It’s wintry days like these that make me want to watch movies such as That Man From Rio.
The tropically tinged Philippe de Broca film—a ludicrous and wonderfully affable 1964 romp through the titular city with Jean-Paul Belmondo, Françoise Dorléac and Adolfo Celi—is one of the most chipper movies ever to gild the silver screen … and also one of the most unsung. I’m not sure why de Broca has fallen by the public-estimation wayside; he was a master of light comedy, and That Man is one of his frothiest creations. It’s totally silly, with jewel thieves, egomaniacal archaeologists and other characters pursuing and/or being pursued by Belmondo’s carefree Adrien, who crosses the Atlantic in a mad chase to rescue his kidnapped girlfriend (Dorléac). Plus, there’s some sort of ancient statue that everyone’s after, because it’s the key to getting all of these riches or whatever.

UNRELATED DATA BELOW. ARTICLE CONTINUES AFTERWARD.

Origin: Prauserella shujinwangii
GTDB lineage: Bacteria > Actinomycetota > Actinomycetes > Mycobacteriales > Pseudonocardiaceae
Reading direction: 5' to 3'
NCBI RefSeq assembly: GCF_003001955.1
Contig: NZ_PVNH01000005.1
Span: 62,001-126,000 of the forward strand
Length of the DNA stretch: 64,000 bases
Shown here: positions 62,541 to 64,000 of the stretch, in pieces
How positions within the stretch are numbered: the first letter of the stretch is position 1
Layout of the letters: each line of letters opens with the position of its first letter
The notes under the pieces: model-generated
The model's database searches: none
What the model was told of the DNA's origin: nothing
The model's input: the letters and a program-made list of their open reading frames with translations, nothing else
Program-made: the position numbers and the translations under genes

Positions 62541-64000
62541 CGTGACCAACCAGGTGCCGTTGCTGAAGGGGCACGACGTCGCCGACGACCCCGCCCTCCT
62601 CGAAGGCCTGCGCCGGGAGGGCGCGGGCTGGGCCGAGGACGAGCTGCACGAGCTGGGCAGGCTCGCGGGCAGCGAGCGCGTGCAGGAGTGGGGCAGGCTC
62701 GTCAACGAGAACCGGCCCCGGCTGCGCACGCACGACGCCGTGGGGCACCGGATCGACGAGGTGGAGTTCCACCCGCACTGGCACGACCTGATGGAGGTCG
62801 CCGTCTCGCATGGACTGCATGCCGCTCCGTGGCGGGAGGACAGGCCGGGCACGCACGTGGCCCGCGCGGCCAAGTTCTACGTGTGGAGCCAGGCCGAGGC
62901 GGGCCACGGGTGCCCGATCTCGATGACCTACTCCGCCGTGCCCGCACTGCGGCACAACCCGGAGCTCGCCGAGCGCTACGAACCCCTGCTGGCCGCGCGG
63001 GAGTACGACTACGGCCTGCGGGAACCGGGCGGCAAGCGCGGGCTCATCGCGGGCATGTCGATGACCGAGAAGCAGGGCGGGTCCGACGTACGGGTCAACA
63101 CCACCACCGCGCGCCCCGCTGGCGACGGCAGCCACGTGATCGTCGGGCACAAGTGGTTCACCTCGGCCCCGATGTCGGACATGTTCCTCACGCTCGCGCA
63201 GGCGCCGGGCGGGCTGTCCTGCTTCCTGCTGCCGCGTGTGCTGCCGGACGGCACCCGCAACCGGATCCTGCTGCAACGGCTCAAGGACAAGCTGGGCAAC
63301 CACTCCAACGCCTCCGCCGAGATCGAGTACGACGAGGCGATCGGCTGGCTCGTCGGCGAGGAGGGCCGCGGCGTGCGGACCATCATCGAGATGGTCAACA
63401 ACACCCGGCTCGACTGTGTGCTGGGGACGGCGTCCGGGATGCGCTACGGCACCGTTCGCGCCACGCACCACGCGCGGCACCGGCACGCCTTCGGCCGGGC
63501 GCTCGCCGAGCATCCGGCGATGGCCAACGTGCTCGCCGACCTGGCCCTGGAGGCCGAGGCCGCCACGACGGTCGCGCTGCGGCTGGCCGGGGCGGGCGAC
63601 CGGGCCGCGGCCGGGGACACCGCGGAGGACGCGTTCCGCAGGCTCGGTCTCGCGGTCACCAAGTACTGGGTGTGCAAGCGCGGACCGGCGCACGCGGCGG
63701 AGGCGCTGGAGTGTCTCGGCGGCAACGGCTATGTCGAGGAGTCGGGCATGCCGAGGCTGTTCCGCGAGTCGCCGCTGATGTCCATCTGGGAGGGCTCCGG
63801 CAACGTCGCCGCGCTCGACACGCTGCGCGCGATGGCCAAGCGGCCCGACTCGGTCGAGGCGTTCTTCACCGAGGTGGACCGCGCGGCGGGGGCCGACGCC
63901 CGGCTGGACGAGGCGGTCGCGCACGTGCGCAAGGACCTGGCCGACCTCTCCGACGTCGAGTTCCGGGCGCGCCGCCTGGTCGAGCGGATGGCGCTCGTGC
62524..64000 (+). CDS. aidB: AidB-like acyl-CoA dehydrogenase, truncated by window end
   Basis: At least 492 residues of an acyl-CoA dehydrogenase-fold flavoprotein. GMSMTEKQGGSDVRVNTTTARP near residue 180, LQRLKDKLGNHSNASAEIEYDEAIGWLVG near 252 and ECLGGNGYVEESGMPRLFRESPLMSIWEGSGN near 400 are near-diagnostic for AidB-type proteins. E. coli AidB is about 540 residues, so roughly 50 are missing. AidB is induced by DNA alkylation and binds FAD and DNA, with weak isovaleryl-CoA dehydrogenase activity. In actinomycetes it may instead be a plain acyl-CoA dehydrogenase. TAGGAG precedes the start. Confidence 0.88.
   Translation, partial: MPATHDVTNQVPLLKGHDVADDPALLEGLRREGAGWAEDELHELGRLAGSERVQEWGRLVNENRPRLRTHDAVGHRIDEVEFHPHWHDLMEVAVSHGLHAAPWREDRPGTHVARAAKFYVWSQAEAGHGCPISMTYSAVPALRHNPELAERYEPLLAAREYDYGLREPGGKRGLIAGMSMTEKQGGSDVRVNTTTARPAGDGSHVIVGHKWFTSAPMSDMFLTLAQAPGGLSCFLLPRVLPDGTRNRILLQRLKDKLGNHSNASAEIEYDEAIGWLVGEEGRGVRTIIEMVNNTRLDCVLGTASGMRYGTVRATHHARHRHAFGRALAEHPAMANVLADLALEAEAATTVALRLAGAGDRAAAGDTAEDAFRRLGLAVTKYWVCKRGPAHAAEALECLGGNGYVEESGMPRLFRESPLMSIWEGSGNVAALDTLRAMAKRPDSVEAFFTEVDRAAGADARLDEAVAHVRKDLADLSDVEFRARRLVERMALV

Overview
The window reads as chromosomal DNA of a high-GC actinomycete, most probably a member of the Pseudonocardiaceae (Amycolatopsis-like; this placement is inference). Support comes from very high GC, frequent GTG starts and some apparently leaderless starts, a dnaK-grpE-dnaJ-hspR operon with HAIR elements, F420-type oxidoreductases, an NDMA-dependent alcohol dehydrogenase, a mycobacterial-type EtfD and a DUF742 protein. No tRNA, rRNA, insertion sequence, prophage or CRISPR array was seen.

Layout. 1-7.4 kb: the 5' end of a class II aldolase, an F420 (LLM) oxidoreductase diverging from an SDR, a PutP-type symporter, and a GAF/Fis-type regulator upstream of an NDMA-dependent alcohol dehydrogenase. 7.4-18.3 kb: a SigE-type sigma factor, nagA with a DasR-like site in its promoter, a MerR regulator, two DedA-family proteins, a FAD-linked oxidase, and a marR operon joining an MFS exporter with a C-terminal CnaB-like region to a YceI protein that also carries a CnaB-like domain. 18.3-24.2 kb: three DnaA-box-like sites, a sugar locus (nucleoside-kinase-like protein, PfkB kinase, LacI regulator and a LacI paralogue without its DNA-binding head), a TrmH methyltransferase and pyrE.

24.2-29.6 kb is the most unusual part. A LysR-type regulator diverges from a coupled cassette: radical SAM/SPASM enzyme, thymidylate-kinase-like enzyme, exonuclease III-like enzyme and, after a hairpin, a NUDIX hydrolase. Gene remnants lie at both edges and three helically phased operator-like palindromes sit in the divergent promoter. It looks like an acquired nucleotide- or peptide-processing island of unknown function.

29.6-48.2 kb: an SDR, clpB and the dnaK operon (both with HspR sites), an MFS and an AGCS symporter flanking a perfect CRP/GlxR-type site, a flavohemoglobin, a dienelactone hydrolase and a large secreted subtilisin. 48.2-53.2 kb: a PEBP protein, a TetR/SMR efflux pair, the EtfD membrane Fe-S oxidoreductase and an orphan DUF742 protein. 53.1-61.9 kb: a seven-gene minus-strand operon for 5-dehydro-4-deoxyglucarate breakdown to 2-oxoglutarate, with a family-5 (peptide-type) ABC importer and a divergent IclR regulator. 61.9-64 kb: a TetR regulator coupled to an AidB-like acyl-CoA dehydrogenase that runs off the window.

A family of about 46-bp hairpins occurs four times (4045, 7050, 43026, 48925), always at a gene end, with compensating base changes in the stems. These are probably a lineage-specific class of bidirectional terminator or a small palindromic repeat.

Yeah, it’s a far cry from Breathless, isn’t it?
I’d recommend trying this flick on a day like today. It’s sunny, summery, full of bright music and craziness. And you’ve got the charming Belmondo and Dorléac careening through the picture. True, it’s fluff, but it’s so well done, you’ll remember it, along with vehicular color-and-design-combinations such as “pink with green stars.”
Oui, pink with green stars. That Man will explain all.